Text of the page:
Tasmanian devils threatened by cancer

For those of us who grew up watching Saturday morning cartoons, Warner Bros.’ character Taz, the omnivorous, whirling, swirling cartoon caricature of a Tasmanian devil, was a delight. Already long on the endangered species list, however, the real Tasmanian devil (Sarcophilus harrisii) now risks extinction because of a strange form of contagious cancer.

A carnivorous marsupial about the size of a small dog, the devil is found only on the island of Tasmania, located off the southeast coast of Australia. The disease, which was first documented in the 1990s, has been killing the animals at an alarming rate. It attacks young devils at 2 to 3 years of age — long before they have an opportunity to reproduce. In areas where the disease has been found, up to 90 percent of the population has been decimated. The devils’ rapid decline has led to aggressive — but so far only marginally effective — efforts to save them.

Devils and Dogs: A Shared Risk

We do not typically think of cancer as being contagious, but dogs, like the devil, suffer from a contagious canine tumor: transmissible venereal tumor, or TVT. The disease has been around for 11,000 years. Devil facial tumor, or DFT — the cancer affecting Tasmanian devils — emerged in 1996 and is believed to have decreased the number of devils in the wild by more than half, with extinction predicted by 2024 unless a cure is found. Devil facial tumor is highly metastatic and always fatal. The dog is more fortunate; its transmissible tumor spontaneously regresses, or disappears, and renders the dog permanently immune to the disease. If a TVT lesion should cause a dog problems, it can be successfully treated with chemotherapy.

When Cells Run Amok

Devil facial tumor arose in an unknown Tasmanian devil many generations ago. Scientists describe the cancer cells in both DFT and TVT as “clonal,” meaning that all the tumor cells are genetically identical, like maternal twins. However, the tumor cells differ vastly from normal cells. Normal Tasmanian devil cells have 13 chromosomes; devil facial tumor cells have 14 chromosomes. A similar situation exists in TVT in dogs. Normal dog cells have 78 chromosomes; TVT cells have 57 to 64 chromosomes.

Devil “Love” Transmits Cancer

To understand how the strange tumor spreads from devil to devil, one must understand a bit about Tasmanian devil behaviors. Male Tasmanian devils aggressively protect their females against other males. Protection requires “jaw wrestling” to drive off the unsuccessful suitors. In protecting his females, a tumor-affected male can spread the tumor to numerous other males. Devils also may nip each other during communal feedings.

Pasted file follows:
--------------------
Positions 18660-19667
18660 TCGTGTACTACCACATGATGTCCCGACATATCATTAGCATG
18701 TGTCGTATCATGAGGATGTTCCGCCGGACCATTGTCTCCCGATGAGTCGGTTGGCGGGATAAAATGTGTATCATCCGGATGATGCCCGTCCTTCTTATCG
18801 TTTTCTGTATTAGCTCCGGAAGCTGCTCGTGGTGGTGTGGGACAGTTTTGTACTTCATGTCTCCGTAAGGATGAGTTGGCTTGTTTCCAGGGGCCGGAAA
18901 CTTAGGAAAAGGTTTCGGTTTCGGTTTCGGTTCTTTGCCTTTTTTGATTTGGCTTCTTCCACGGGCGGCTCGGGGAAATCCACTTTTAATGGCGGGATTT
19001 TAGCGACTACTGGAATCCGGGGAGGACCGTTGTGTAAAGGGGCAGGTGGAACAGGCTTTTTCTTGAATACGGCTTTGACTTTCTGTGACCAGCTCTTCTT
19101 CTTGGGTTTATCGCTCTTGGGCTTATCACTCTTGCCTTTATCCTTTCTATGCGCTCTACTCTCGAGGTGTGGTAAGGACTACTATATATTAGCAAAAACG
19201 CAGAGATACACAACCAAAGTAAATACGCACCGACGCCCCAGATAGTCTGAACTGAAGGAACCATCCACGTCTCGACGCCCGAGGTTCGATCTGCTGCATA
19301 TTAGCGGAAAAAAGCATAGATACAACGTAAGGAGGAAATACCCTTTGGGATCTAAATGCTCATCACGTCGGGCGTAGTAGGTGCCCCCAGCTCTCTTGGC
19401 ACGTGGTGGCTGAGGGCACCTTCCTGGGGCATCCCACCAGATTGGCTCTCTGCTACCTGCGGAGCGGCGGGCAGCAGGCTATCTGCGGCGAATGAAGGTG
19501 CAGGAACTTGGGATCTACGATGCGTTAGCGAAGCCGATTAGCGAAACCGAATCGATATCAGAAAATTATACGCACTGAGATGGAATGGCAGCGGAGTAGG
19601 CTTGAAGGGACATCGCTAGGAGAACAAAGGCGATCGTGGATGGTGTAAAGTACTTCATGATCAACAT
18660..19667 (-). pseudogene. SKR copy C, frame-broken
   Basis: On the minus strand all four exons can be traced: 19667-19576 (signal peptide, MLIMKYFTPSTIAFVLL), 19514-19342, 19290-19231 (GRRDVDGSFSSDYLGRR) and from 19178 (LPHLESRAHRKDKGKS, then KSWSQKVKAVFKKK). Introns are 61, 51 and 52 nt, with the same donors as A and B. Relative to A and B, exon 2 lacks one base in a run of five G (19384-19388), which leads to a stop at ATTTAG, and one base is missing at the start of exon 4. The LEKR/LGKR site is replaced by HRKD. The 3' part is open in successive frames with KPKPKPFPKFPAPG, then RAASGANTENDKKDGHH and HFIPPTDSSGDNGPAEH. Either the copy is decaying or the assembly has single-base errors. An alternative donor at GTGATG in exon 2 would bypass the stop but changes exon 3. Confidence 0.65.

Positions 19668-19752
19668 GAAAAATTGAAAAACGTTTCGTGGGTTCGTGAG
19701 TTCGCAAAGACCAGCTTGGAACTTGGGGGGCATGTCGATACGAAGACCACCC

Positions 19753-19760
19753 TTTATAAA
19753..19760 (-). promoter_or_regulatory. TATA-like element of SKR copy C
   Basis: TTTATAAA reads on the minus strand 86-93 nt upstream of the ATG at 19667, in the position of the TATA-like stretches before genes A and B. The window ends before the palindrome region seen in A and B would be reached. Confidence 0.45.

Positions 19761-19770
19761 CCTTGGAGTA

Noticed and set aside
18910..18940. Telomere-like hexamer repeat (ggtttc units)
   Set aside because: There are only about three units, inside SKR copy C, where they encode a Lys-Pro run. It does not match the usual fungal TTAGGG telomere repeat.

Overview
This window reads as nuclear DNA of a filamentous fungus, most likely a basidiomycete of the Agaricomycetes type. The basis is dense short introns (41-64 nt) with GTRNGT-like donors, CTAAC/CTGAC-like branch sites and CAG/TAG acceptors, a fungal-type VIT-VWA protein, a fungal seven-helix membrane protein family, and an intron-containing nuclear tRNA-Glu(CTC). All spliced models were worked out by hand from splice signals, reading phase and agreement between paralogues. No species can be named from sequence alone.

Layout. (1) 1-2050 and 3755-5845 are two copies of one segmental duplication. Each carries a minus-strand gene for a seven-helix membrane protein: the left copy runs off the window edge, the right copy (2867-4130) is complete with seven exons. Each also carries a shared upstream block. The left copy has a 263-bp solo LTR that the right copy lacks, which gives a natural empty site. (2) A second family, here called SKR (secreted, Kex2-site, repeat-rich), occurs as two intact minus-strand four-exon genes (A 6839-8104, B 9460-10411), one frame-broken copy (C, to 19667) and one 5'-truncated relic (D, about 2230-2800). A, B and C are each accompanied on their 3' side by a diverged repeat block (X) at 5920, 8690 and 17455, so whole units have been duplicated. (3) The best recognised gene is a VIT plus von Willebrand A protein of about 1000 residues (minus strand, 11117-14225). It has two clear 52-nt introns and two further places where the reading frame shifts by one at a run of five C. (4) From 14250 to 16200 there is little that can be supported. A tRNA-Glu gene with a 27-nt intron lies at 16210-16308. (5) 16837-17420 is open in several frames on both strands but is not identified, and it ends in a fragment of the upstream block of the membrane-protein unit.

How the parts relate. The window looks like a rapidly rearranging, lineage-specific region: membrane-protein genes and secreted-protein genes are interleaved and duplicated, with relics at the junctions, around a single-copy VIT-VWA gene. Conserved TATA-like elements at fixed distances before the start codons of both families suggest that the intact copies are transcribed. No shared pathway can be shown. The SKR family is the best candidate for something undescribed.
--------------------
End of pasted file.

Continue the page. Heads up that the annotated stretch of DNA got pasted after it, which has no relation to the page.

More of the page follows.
Because the transmission of devil facial tumor occurs through biting, the tumors typically occur in the head and neck region. Autopsies performed on devils who have succumbed to the disease have found that many of the animals died from metastatic cancer that spread to organs throughout their bodies. Devils typically die within a few months of showing visible lesions, as the tumors usually interfere with the animal’s ability to eat and compete for food.

Why the cancer is so contagious is not clear. Some researchers think that, because of their limited genetic diversity, the devils’  immune system cannot recognize and destroy the invading cancer cells. However, the immune systems of devils affected by the tumor appear to work normally, adding to the mystery.

The general conclusion is that somehow the clever cancer cells have found a way to evade the devil’s immune response. In essence, they have become "stealth cells," wreaking unchecked havoc throughout the animals’ bodies.

Treatment Isn’t Promising

Recently, a team of Australian scientists, including veterinary oncologists, investigated the use of a chemotherapy drug successfully used in the treatment of TVT in dogs in Tasmanian devils with facial tumor.

True to their pugnacious nature, the devils tolerated treatment with the drug vincristine at doses much higher than are given to dogs, cats or humans. However, despite their ability to withstand the drug’s toxic effects, no evidence of tumor regression was shown. Hope, for the moment, remains in isolating healthy populations and in the possible future development of an effective vaccine.

Ambassador Tasmanian Devils

We Americans are doing our part to help save the endangered species. Four healthy Tasmanian devils recently swirled into the San Diego Zoo.

Another four have recently taken up residence at the ABQ BioPark Zoo in Albuquerque, N.M.

The devils, who are free of DFT, are part of the Save the Tasmanian Devil Program. They and other captive devils will form the foundation for the reintroduction of devils back into their native habitat should wild devils become extinct because of DFT.

If you happen to be in San Diego or Albuquerque, you can meet the ambassador devils in the zoos’ Australian exhibits. Other top-quality U.S. and international zoos also have been selected as potential “safe sites” for future Tasmanian devil populations. Hopefully, such efforts eventually can help the feisty but endearing “Taz” survive a formidable health challenge.

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